Three ways of embracing change

June 5 – Revelation – Gal. 1v11-24
June 12 – Achieving Outcomes Worth Celebrating – Gal. 5v13-18,22-26
June 19 – Being Open to: The Situation, The Holy Spirit, Unlikely Allies, A Deeper Faith – Gal. 3v23-29

BACKGROUND NOTES

Galatians
The people of Galatia were Celts. Remnants of Celtic culture still exist today in parts of Britain, Ireland and Europe. Three Celtic characteristics are part of the background of the Apostle Paul’s letter to the Galatians:

  • Their respect for law. Paul spends a major part of his letter discussing law and the relationship between law and faith. The problem he faced was the idea that being a Christian was an ‘add on’ to being a Jew and therefore Jewish law had to be obeyed by Christians, meaning that male converts should be circumcised. This issue will be recast as a contem­porary issue and discussed on June 5.
  • Their ancient Celtic religious practices and festivals, were celebrated to maximise future benefits. This too will be put into today’s context and discussed on June 12.
  • Their egalitarian ideals. Celtic women fought alongside their men in battle and were feared warriors. Paul uses this freedom from stereo­typical behaviour to wrap up his discussion of the law. The sermon series will use it on June 19 to wrap up the series and be Paul’s primary and secondary emphases together

The Present-day Context
This sermon series is about embracing major change rather than the everyday change inevitable with the passing of time. These latter changes are usually embraced, sometimes wryly, with a grizzle or two and perhaps a wistful looking back to ‘the good old days.’ Major changes, like losing a loved one, moving house or retirement or redundancy are more like the kind of change these sermons are addressing. Sometimes the change is broader and undefined. We say, “What is the world coming to?” Or, “What kind of world will our grandchildren inherit?” It is this kind of change, along with the question, “How should I respond?” that the sermons will try to touch.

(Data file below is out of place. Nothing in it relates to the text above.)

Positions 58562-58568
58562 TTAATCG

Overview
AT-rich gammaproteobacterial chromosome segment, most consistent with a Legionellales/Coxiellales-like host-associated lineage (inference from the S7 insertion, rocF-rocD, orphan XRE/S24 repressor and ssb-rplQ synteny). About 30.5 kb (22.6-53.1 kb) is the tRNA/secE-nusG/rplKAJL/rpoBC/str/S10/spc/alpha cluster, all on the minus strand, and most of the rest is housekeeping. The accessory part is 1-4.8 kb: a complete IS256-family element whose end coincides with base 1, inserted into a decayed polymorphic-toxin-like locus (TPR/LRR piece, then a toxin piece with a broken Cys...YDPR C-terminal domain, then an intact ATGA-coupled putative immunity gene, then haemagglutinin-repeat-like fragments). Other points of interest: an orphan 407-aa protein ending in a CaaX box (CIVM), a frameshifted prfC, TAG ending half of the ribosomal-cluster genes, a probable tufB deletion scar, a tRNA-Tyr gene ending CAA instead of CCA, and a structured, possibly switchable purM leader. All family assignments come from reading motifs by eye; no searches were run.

In particular, the church is facing a change in public opinion. Numbers are dwindling and churches are closing. How can this change be embraced? What is God calling us to do in response?

The Preacher
Robin Trebilcock is a retired Uniting Church minister with over fifty years’ experience of biblical preaching. He has an interest in Celtic Christianity stemming from his own Cornish Celtic roots. His understanding of change developed as a response to his own dislike of change and therefore his need to come to terms with it.